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Old 04-28-2010, 03:26 PM   #1
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Knob and Tube: Can I insulate over it?


Hi. I'm remodeling my basement and have the entire ceiling exposed. I would like to insulate the basement ceiling to sound proof. There was no prior insulation. I purchased HALO IC rated cans so I know I can insulate around them. I have random runs of K&T wiring mixed in with some newer Romex I had installed. The K&T is still active in parts of the house. Can I install insulation around K&T? If so are there any precautions or steps I should take prior to doing so? If I have a run of K&T going lengthwise do I split the insulation and place it between batt fold or work it under the wiring?

Thanks in advance for any advice,
-Dave

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Old 04-28-2010, 03:55 PM   #2
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Knob and Tube: Can I insulate over it?


Where are you located ?
Usually no - you can't
But several states allow it now as long as the K&T is inspected by an electrician 1st & passed

Myself I'd get rid of the K&T before I finished the basement

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Old 04-28-2010, 04:08 PM   #3
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Knob and Tube: Can I insulate over it?


I'm in Portland, Oregon. The majority of homes here are older bungalo type homes (1920's). I would like to replace but I think that might break my budget. So it is ok to run the insulation over/under let's say Romex?
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Old 04-28-2010, 04:35 PM   #4
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Knob and Tube: Can I insulate over it?


Romex is fine to insulate around

Read up on what is allowed for your area for K&T:

http://www.ohcs.oregon.gov/OHCS/CRD/...ion1_Attic.pdf

Some info:

Quote:
1.10 Knob and tube electrical wiring is often found in the walls and attics of older homes.
The possibility that insulation may trap heat produced by overloaded knob and tube wiring circuits requires insulation shall be kept 3 inches away from any live knob and tube wiring. Depending on agency policy, Oregon Building Code allows insulation to be installed over, around or in contact with knob and tube wiring if the following conditions are satisfied. (Oregon Building Codes Division, Temporary Rule effective January 1, 1993; Amends Part VI of the 1990 Edition of the Oregon One and Two Family Dwelling Specialty Code).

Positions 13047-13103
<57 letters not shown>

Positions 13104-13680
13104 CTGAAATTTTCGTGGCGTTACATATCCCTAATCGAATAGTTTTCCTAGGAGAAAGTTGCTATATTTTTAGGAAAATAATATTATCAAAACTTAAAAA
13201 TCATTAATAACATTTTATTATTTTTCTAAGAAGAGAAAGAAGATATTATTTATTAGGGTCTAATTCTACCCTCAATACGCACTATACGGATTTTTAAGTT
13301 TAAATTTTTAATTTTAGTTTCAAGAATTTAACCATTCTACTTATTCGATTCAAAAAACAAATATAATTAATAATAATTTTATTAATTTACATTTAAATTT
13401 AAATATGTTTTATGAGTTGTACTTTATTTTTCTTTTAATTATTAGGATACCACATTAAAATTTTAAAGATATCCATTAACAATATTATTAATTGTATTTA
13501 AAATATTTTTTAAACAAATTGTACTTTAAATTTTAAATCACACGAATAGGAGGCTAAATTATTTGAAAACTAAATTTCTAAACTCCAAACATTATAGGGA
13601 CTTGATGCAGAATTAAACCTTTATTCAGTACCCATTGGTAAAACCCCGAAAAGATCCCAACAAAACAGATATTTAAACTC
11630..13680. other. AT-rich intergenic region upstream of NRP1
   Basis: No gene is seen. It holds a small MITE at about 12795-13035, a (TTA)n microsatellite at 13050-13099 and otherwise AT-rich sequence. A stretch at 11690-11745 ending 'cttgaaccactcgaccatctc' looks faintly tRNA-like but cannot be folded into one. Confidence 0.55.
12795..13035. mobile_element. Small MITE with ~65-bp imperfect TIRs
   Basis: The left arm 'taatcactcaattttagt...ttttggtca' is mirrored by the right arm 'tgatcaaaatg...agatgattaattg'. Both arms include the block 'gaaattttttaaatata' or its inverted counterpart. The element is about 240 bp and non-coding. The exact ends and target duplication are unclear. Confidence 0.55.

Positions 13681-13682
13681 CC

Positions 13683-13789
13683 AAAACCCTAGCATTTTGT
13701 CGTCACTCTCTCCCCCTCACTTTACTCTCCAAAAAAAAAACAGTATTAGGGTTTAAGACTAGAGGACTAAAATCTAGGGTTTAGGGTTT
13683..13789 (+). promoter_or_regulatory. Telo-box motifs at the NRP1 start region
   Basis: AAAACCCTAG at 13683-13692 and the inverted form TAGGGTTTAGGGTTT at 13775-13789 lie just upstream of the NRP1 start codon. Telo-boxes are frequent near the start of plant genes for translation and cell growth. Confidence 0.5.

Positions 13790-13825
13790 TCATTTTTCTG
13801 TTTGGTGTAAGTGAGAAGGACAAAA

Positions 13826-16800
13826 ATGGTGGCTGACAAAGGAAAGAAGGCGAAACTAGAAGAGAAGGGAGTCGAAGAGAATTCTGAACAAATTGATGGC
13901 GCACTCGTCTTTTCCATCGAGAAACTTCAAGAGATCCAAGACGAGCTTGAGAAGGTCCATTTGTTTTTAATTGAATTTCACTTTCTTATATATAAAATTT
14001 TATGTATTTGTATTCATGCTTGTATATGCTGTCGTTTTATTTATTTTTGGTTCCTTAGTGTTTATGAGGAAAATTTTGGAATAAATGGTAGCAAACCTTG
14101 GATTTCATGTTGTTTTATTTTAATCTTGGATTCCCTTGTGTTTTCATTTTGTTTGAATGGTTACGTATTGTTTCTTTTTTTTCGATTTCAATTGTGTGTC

1.11 An unfaced fiberglass batt of highest R-value possible shall be placed under the knob and tube wiring. If knob and tube wiring exists in an attic space and is known to be dead (verified and documented by a licensed electrician) then the wiring may be covered by insulation.

1.12 A licensed journeyman electrician or a certified electrical inspector shall inspect all visible knob and tube wiring. This includes repairs, alterations or extensions to the electrical system.
A. All defects found during the inspection shall be repaired prior to the installation of insulation.


B. All knob and tube circuits shall have over-current protection in compliance with the 60
C column of Table 310-16 of National Fire Protection Agency (NFiPA) 70-1 990. Over-current protection shall be 15 amp circuit breakers or Type S fuses. The Type S fuse adapters shall not accept a fuse of an imparity greater than that permitted in this chapter.


1.13 Fiberglass and cellulose insulation are acceptable for use in contact with approved knob and tube wiring. Foamed-in place insulation shall not be used with knob and tube wiring.

1.14 Non-soldered exposed splices or connections shall be protected by installing solid flame resistant enclosure, securely attached with at least 3-inch clearance from insulation.

1.15 When existing knob and tube wiring will not be upgraded as required it shall not be covered. Two options are:
A. Insulate below with nothing above. Maintain a minimum 3-inch air space to the sides of the knob and tube wiring.


B. Insulate below and tent or lid with a baffle 3 inches above. Baffle the knob and tube wiring and blow loose fill insulation in the remaining areas of the attic, or install insulation in the attic area (not over the knob and tube wiring). The baffling material shall have a flame spread of 25 or less
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Old 04-28-2010, 04:46 PM   #5
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Knob and Tube: Can I insulate over it?


Thanks so much! Sounds like with a little work it's doable.
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Old 04-28-2010, 05:56 PM   #6
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Knob and Tube: Can I insulate over it?


I'm an electrician working in Portland. The company I work for does lots and lots of work in old Portland houses. Our recommendation is always to demo and refeed runs of K & T when ever possible. It's especially important to do it while you have open access. If you need an electrician to come certify and document the integrity of the the K & T, you might as well have them refeed it instead. Then you're good for the next 100 years.
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Old 04-28-2010, 06:12 PM   #7
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Knob and Tube: Can I insulate over it?


Thx Jupe Blue. I'll see what the electrician I'm working with will charge to replace the remaining K&T. To be honest I'm also thinking I may just cut out the area where the insulation would come near it and give it that 3" recommended clearance.

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